Step 3: Get in their heart
My motto when I was a classroom teachers was, “First I get their hearts, then they give me their minds.” As an educator, I’m sure you are familiar with the extensive research on the importance of establishing positive regard with your students. One of my favorite quotes is by Dr. James Comer, “No significant learning occurs without a significant relationship.” (Comer, 1995) That statement is accurate whether the student is a 5 year old Kindergartner or a 25 year old graduate student.
We get in our students’ hearts in a hundred tiny ways. We make eye contact and welcome each student to class each day. When a student is home sick, we send a quick email telling them we missed them in class and look forward to having them back soon. We find out what each of our students likes so we can talk with them about it or, better yet, attend an event in which they are participating. I’ve spent years attending Boy Scout awards ceremonies, basketball games, football games, debate tournaments, concerts, drama productions, and religious ceremonies. Each event was an opportunity for me to see my student shine in a way I couldn’t see in my classroom and gave me an opportunity to cheer them on and visit with their parents and family members.
Perhaps you feel you have no time to attend any event. You can still find out what they are interested in and become familiar enough to be able to talk with them about it; with so much information available on our smartphones, we have access to info on everything from March Madness scores to new video games hitting to market to which musical group just won a Grammy. Showing an interest in our students’ lives and their interests (or course, as long as they are healthy and wholesome interests) goes a long way in establishing Positive Regard in our classrooms.
Step 4: Speak Life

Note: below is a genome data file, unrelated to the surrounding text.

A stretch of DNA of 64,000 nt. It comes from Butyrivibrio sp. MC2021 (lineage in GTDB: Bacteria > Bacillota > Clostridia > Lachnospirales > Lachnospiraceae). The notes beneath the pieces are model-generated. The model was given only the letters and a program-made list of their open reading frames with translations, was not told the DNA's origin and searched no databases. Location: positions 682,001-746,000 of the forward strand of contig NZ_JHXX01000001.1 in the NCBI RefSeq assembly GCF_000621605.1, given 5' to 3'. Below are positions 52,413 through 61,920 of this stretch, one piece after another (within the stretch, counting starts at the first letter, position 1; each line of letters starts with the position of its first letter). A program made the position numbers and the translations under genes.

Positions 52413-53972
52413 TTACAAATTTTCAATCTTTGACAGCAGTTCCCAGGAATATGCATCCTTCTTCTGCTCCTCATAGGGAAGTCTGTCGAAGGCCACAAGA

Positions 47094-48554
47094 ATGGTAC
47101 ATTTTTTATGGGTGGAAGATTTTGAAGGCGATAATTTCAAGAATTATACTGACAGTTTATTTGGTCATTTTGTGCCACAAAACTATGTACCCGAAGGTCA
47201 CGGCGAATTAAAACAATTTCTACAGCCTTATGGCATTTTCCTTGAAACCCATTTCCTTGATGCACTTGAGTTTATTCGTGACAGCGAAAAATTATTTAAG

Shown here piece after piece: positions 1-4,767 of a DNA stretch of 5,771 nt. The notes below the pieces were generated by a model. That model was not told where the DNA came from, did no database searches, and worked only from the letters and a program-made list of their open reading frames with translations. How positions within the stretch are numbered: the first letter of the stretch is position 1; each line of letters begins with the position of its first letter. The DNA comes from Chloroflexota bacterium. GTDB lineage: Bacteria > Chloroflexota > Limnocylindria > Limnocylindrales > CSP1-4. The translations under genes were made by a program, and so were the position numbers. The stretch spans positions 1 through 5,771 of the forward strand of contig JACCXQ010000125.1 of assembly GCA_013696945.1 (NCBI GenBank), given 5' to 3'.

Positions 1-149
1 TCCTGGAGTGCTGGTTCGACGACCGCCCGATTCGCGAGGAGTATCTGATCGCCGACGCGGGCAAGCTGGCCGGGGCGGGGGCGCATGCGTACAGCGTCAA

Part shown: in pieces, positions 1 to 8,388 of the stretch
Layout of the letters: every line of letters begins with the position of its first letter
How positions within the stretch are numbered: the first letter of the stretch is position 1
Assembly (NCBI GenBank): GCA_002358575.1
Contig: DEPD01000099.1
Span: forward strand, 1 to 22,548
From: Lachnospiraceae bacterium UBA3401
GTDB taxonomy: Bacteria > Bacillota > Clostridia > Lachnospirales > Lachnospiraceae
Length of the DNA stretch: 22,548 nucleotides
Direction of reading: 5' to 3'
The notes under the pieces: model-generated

Sarcasm has no place in our classroom. The same goes for put downs, insults, and humor at someone’s expense. Sarcasm is not funny. Sarcasm is veiled anger.
Rather, a positive teacher speaks life into the student. We look for and commend the best in each student and we invest our time in helping them achieve their dreams.
I met a young woman recently who impressed me as a bright, ambitious, hard working person. She mentioned that her dream growing up was to become a nurse but she gave up that dream and became a massage therapist instead. When I asked why she gave up her dream she answered, “When I told my high school counselor that I wanted to be a nurse, he said I wasn’t smart enough so I needed to pick something else.” Words have the power to literally change the trajectory of a person’s life. Use them wisely.
A much better approach would have been for that counselor to encourage that young student and let her know exactly what steps she would need to take in order to become a nurse and then support her with tutoring or mentoring as needed. I have seen many students, some very disinterested in school, do a 180 degree turn when they found their passion and realized what they needed to do to reach their dream. The earlier we can help a student find their passion in life and give them direction in how to get there, the better. That is called student engagement and that is speaking life into our students.